Navigation Links
Why is late-life depression harder to treat?

Toronto Scientists have found an important clue in the quest to understand why people who suffer from depression in later life are harder to treat and keep well in the long term.

A study led by Toronto's Baycrest has found that older adults with depression don't respond normally to emotional stimuli, such as when they see happy, sad or neutral faces.

The study appears online this week in the American Journal of Geriatric Psychiatry and is likely the first published data to focus specifically on emotional processing in un-medicated older adults with late-life depression.

"In our study we found significant differences between older depressed subjects and older healthy subjects in how they emotionally respond to and perceive facial expressions," said principal investigator Dr. Linda Mah, a clinician-scientist in the Mood Clinic at Baycrest.

Emotion dysregulation is already well established in mid-life depression and some studies have shown it to be predictive of a relapse of mood symptoms. But the majority of late-life depression studies have concentrated on the link with cognitive decline, suggesting that the more impaired the cognitive functions the greater the chances of a poor prognosis in depression.

"Our data suggest that we need to also focus on emotion to better understand the neurobiology of late-life depression, so we can treat it more effectively and help people feel better longer," said Dr. Mah.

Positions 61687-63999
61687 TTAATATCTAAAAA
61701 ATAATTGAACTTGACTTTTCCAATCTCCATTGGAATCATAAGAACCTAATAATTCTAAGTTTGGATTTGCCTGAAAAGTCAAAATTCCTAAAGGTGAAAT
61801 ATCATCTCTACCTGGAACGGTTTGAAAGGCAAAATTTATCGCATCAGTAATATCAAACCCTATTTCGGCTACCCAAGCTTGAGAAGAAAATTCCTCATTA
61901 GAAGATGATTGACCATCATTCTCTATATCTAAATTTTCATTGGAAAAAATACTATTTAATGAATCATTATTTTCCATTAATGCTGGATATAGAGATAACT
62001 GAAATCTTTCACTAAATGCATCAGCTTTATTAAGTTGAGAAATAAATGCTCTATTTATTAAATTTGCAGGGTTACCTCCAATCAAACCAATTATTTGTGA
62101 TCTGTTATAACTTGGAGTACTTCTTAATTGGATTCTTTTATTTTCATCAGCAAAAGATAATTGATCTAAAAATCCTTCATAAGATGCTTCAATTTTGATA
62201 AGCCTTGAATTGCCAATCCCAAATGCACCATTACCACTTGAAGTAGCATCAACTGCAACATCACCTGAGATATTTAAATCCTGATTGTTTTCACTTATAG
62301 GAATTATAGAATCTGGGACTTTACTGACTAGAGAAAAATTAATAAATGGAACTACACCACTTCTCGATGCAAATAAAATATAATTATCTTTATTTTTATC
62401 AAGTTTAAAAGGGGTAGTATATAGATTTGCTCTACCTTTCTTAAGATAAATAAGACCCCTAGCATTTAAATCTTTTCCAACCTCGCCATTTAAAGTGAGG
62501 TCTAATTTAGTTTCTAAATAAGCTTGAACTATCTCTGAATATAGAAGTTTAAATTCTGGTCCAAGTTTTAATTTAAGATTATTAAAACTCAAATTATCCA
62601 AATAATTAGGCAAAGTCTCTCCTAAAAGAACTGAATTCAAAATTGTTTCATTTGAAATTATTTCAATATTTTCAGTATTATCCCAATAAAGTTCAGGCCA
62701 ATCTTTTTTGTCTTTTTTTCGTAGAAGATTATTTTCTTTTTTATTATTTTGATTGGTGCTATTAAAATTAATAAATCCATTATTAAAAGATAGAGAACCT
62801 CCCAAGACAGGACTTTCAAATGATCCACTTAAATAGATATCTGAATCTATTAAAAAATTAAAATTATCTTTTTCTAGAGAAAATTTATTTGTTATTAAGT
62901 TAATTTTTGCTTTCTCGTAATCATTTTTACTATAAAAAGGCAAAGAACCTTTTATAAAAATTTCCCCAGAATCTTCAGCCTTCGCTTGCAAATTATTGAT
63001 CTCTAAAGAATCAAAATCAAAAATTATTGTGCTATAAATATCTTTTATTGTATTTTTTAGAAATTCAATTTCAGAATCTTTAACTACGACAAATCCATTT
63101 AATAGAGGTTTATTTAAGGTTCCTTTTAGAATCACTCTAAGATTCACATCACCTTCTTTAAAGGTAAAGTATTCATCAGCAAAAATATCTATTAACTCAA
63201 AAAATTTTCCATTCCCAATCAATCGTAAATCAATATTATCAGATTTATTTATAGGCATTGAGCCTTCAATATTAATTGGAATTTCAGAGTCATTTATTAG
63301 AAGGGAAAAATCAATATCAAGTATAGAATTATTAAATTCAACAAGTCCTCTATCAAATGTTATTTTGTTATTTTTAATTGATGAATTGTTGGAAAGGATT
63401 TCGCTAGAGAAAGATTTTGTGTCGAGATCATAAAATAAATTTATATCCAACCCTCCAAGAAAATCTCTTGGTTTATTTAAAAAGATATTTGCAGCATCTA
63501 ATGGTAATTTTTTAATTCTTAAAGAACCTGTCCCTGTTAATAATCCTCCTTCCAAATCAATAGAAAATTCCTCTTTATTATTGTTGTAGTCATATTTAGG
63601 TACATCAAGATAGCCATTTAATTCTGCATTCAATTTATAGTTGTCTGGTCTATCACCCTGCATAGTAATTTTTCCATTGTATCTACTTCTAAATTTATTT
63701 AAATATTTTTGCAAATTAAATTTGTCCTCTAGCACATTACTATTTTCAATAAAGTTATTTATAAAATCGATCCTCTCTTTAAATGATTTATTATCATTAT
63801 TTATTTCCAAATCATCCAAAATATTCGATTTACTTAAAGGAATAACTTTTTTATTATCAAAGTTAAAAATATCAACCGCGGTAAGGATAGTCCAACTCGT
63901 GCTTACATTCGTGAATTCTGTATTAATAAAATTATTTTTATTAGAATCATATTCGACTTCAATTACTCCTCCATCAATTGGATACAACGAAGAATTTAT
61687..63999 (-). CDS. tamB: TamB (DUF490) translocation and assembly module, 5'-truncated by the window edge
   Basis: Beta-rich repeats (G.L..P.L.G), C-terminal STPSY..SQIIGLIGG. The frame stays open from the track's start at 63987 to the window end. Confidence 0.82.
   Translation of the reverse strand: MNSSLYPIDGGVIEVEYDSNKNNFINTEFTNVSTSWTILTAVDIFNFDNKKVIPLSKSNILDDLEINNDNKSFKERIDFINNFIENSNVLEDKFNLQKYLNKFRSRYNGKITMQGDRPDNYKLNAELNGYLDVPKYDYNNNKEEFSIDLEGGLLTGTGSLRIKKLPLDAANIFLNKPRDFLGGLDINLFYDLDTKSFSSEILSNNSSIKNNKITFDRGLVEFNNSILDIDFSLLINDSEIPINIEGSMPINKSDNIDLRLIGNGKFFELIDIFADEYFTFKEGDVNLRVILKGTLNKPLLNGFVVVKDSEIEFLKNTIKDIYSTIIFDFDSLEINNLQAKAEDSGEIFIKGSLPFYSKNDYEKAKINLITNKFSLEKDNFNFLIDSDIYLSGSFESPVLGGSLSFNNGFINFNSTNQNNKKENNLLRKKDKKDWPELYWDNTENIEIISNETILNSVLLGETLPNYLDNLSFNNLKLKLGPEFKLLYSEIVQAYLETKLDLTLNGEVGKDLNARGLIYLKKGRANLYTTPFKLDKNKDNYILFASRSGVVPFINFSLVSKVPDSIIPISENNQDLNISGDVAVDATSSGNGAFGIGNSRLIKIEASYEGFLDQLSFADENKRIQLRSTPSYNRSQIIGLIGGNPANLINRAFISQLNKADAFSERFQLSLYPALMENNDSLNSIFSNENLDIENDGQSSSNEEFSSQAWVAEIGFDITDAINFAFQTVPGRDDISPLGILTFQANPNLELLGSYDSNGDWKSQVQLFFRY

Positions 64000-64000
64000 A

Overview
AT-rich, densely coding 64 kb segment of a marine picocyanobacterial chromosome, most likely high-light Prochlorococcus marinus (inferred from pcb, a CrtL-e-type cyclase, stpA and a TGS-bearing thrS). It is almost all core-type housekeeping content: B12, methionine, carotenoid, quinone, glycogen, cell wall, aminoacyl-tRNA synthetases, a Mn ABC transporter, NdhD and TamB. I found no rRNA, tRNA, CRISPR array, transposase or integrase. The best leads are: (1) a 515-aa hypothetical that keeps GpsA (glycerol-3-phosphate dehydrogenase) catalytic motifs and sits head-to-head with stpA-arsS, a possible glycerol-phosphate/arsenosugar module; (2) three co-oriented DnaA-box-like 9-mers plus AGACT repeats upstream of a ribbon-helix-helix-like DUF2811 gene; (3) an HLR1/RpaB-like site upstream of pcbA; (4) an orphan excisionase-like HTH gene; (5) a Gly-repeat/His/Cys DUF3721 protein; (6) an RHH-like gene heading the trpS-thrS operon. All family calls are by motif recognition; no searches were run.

In the study, 11 un-medicated outpatients with major depressive disorder, and 11 healthy comparison subjects, participated in two tasks that involved looking at photographs of faces with happy, sad, fearful or neutral expressions. The age range of participants was 60 to 87.

In the first task, participants were asked to make judgments regarding a physical feature of faces, rather than judging the emotional expression. In the second task, participants were asked to label the emotional expressions on faces.

The study found that healthy controls were 16% slower in making judgments about physical features of the faces with positive or negative emotional expressions (happy, sad, fearful) relative to neutral faces an indication that they were distracted or affected by the emotional expressions on faces. The depressed participants showed no differences in response time to rating physical aspects of faces with emotional expressions or neutral faces. This suggests they were less sensitive to the effects of positive or negative emotional expressions.

In the second task, depressed participants had greater than 60% more difficulty with correctly labeling neutral faces, compared to healthy subjects. Depressed participants misread neutral expressions as happy, sad or fearful.

Dr. Mah noted that an impaired ability to read other people's emotional expressions can have social consequences and affect the quality of social interactions with others.

She also pointed out that these abnormalities in emotional processing seen in older depressed adults are distinct from those already reported in younger depressed adults who tend to perceive and process emotional stimuli more negatively overall when compared to healthy subjects.